School: School of Government and Society
Department: Department of Political Science and International Studies
Modular Value: 40 credits
Duration: All Year
Teaching: 2 hours per week
Lecturer: Professor Peter Burnham
The module is concerned with the development of British politics since World War One. As the title implies the aim of the module is to study the process of governing rather than simply offer a narrative of particular events and personalities. Our focus is on high politics, that is, the core activities of the British state (or core executive) in the period since 1900.
The module examines in detail the relationship between domestic party politics, economic management and external affairs. Specific topics considered are the impact of the First World War, the interwar period, the Second World War, the postwar polity, neo-corporatism, Thatcherism and Majorism, and governing under Blair and Brown. Wherever possible students are encouraged to consult primary documents and the module includes organised visits to the National Archives (Kew) to analyse Treasury, Foreign Office and Cabinet papers.
The module is taught as a weekly two-hour seminar introduced each week with a mini-lecture by the tutor.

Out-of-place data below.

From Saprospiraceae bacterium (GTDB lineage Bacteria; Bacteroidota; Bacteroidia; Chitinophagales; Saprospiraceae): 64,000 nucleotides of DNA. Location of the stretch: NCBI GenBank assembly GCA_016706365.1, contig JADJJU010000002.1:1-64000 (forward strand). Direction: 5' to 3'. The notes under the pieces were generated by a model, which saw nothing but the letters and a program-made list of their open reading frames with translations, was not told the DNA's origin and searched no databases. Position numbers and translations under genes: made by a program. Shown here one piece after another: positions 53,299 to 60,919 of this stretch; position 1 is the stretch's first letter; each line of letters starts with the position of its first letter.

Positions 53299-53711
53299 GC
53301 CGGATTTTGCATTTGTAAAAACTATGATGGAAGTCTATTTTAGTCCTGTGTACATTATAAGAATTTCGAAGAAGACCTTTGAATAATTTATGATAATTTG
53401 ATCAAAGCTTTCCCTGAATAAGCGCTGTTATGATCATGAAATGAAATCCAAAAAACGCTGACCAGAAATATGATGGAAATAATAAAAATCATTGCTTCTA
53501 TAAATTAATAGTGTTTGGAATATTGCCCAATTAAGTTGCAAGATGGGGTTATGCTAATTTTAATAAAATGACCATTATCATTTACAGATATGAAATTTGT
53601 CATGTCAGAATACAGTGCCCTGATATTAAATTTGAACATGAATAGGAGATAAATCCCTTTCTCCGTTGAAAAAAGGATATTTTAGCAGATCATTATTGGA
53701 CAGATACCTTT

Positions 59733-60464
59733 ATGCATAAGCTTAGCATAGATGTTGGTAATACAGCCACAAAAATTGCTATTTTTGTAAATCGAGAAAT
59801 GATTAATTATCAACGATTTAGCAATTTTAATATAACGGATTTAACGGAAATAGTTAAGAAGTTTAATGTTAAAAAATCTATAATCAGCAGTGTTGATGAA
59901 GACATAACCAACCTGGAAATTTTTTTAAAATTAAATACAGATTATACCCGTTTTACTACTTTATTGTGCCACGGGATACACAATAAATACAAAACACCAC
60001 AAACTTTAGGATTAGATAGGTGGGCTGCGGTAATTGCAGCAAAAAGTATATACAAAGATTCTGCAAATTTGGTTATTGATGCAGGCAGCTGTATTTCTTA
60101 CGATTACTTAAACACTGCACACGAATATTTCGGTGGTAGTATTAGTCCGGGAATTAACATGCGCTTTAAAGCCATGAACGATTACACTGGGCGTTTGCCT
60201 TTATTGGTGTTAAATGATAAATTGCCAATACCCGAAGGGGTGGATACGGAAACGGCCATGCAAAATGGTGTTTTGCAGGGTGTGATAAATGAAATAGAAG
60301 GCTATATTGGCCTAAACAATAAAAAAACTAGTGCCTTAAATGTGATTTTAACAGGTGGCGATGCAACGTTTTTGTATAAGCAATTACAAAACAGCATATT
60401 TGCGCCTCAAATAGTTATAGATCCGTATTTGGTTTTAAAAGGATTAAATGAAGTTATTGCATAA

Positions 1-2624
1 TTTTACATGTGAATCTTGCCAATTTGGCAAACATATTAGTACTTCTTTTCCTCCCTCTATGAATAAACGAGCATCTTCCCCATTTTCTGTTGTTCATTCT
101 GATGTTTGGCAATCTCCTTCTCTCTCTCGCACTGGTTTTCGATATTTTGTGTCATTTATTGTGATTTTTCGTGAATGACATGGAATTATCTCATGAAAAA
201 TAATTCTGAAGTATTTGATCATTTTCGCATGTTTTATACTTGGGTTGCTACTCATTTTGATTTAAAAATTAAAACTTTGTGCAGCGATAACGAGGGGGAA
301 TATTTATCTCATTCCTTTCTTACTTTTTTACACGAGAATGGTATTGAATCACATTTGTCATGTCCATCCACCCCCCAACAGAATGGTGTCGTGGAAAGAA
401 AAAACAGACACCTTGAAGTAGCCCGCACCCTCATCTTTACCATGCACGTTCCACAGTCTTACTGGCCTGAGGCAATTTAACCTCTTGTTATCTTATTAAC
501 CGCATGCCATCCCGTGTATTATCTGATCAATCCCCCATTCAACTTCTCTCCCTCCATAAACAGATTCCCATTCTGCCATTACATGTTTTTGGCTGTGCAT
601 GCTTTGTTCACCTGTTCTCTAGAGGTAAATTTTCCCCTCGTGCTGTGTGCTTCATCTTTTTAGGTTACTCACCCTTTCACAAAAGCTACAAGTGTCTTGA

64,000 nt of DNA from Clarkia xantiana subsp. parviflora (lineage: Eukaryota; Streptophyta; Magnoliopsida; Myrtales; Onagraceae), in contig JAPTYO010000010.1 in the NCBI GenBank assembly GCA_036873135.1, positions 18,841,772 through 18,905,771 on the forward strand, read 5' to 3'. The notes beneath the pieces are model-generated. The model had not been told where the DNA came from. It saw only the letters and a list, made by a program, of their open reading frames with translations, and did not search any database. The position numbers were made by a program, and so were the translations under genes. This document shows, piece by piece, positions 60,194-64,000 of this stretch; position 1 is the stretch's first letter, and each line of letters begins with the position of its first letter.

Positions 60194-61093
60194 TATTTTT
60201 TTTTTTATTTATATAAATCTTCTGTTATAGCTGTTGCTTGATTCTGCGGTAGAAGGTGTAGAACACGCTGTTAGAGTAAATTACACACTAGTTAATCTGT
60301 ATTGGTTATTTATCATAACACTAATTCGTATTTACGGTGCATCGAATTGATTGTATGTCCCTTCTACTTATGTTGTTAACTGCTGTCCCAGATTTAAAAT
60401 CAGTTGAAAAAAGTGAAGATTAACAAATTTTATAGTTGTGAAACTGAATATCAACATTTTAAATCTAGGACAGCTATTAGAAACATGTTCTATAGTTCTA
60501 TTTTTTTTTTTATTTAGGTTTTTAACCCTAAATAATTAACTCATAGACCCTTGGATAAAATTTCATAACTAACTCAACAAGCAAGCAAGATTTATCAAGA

By the end of the module it is expected that you will be able to:
- identify the key governing regimes that have existed since 1918
- contribute to sophisticated debates on the nature of governing today
- assess the fundamental problems facing British governments since 1918 and critically evaluate responses to those problems
- conduct rudimentary archival analysis using primary documents located at the National Archives
- Two 5,000 word essays (50% each)
The optional modules listed on the website for this programme may unfortunately occasionally be subject to change. As you will appreciate key members of staff may leave the University and this necessitates a review of the modules that are offered. Where the module is no longer available we will let you know as soon as we can and help you make other choices.